How Ambiguity Messes with Our Brains
The brain responds emotionally and often illogically when forced to make decisions based on little or conflicting evidence, a new study suggests.
These types of choices are known as ambiguous decisions and are different from risky decisions.
In a risky decision, a person is uncertain about the outcome of their choice but has an idea of the probability of success. In an ambiguous decision, a person is ignorant of both factors.
"Psychologists would say ambiguity is the discomfort from knowing there is something you don't know that you wish you did," said Colin Camerer, an economist at the California Institute of Technology and the primary researcher in the study.
In the experiment, test subjects made ambiguous bets while their brains were scanned using a functional magnetic resonance imager (fMRI).
In one example, the subjects were given the choice between betting money on the chances of drawing a red card from a "risky" deck that had 20 red cards and 20 black cards??"that is, where the probability of choosing either color was 50:50??"and making the same bet with an "ambiguous" deck where the color composition of the cards was unknown.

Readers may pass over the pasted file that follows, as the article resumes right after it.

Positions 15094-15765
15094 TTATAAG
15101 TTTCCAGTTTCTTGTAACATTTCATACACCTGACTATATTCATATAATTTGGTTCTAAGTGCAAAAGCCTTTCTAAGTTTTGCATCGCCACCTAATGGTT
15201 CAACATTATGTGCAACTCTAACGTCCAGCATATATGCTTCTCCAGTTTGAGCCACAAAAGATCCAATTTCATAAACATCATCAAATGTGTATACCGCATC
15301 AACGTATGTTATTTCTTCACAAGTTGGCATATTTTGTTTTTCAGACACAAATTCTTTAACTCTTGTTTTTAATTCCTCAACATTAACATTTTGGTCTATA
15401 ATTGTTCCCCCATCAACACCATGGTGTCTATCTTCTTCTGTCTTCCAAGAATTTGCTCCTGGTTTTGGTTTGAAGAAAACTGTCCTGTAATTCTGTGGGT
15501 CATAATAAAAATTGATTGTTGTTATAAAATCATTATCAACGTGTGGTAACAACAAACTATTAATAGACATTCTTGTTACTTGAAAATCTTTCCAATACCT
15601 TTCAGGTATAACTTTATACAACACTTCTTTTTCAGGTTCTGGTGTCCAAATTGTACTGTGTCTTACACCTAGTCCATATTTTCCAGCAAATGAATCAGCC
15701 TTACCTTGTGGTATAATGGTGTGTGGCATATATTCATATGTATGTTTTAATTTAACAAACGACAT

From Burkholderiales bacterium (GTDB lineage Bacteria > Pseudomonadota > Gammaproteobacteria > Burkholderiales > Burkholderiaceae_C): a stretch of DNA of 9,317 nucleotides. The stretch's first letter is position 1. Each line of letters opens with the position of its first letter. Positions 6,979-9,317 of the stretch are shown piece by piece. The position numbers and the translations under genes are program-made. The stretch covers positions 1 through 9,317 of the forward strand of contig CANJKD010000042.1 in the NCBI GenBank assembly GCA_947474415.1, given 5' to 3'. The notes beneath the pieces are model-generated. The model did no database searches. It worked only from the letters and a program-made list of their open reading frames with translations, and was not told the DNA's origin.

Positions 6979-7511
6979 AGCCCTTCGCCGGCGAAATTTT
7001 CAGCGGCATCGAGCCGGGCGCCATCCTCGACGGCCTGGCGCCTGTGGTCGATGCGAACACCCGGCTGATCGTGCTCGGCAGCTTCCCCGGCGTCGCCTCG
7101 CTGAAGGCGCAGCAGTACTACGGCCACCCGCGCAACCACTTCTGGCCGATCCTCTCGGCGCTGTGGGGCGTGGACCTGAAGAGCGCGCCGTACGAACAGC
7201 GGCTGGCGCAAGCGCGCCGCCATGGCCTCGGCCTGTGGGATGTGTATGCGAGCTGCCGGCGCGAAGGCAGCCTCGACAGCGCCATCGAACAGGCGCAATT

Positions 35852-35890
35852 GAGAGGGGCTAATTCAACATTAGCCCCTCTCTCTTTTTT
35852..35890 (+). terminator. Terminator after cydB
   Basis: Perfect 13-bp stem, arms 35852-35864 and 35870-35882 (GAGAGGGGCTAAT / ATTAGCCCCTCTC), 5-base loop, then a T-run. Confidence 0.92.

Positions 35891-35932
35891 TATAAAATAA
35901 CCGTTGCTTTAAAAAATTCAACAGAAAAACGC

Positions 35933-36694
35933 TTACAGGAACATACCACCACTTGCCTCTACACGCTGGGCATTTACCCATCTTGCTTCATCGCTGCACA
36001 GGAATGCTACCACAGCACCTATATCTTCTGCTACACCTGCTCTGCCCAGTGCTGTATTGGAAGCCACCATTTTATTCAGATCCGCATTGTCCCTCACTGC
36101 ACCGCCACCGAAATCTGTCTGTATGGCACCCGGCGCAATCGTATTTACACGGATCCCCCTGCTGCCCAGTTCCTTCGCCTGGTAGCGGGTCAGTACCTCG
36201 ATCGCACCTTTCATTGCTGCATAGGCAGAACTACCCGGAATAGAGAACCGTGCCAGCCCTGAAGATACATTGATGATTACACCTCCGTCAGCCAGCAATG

In most cases, the subjects chose to make the risky bet. Logically, however, both bets would have been equally good because in both cases, the chance of pulling a red card on the first draw was 50:50.
The brain scans revealed that ambiguous wagers were often accompanied by activation of the amygdala and orbitofrontal cortex (OFC), two areas of the brain that are involved in the processing of emotions. In particular, the amygdala has been found to be closely associated with fear.
A correlation between aversion to ambiguous decisions and activation of emotional parts of the brain makes sense from an evolutionary point of view, Camerer said. "Freezing in the face of danger is an old, emotional response which probably was evolutionarily adaptive in our ancestral past."
In the modern human brain, this translates into a reluctance to bet on or against an event if it seems at all ambiguous.
The finding could help scientists understand how humans make decisions in the real world, because the choices people make are often based on very limited information, Camerer told LiveScience.
"If you think about it, how often do you know the probability of success?" he said. "Probably, the situation we modeled with the risk game is more the exception than the rule."
The study was detailed in the Dec. 9 issue of the journal Science.
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